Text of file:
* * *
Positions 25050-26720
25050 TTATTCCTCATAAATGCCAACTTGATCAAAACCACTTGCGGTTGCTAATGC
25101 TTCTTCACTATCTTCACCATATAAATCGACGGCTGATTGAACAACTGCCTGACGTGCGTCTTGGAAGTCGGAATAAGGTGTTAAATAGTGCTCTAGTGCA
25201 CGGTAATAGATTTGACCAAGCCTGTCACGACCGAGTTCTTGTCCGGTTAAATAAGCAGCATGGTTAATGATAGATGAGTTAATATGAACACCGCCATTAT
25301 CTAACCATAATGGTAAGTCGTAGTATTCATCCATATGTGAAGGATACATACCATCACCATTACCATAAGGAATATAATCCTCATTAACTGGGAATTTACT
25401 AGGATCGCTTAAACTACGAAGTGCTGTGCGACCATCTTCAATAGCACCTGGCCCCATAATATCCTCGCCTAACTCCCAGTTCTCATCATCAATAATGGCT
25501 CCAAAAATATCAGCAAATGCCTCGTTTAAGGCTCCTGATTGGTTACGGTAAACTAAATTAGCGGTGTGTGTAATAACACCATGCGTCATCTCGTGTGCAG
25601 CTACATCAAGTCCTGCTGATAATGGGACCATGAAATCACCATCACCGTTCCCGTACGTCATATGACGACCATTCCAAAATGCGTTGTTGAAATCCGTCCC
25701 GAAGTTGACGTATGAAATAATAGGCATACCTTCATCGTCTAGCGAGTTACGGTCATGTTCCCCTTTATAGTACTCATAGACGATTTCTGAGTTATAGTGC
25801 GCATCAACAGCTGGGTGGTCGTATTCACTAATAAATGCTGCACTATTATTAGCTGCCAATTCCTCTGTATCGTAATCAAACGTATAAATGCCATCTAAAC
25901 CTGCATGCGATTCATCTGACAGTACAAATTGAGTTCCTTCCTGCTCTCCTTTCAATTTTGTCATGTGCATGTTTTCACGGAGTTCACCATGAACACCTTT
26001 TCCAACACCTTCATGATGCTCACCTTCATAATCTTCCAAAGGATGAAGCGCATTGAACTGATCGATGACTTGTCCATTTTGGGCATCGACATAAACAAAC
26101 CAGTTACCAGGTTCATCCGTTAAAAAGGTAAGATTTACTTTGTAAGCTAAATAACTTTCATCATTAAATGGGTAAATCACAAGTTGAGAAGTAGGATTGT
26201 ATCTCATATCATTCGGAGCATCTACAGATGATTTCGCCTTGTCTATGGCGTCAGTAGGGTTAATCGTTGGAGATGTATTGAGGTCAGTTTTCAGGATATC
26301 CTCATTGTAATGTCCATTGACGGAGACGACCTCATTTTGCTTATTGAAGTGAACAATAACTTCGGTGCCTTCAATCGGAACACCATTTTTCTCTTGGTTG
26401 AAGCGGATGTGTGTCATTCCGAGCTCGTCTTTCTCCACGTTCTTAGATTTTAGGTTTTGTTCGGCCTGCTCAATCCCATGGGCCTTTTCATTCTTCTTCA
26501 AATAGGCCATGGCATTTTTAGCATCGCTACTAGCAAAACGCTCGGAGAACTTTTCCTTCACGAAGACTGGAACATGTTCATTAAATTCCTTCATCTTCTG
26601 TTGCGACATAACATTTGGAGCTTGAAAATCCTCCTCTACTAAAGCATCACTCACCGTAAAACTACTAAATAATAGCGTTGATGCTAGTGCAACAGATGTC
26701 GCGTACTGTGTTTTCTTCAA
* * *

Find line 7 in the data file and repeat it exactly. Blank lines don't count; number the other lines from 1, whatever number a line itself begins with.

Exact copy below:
25501 CCAAAAATATCAGCAAATGCCTCGTTTAAGGCTCCTGATTGGTTACGGTAAACTAAATTAGCGGTGTGTGTAATAACACCATGCGTCATCTCGTGTGCAG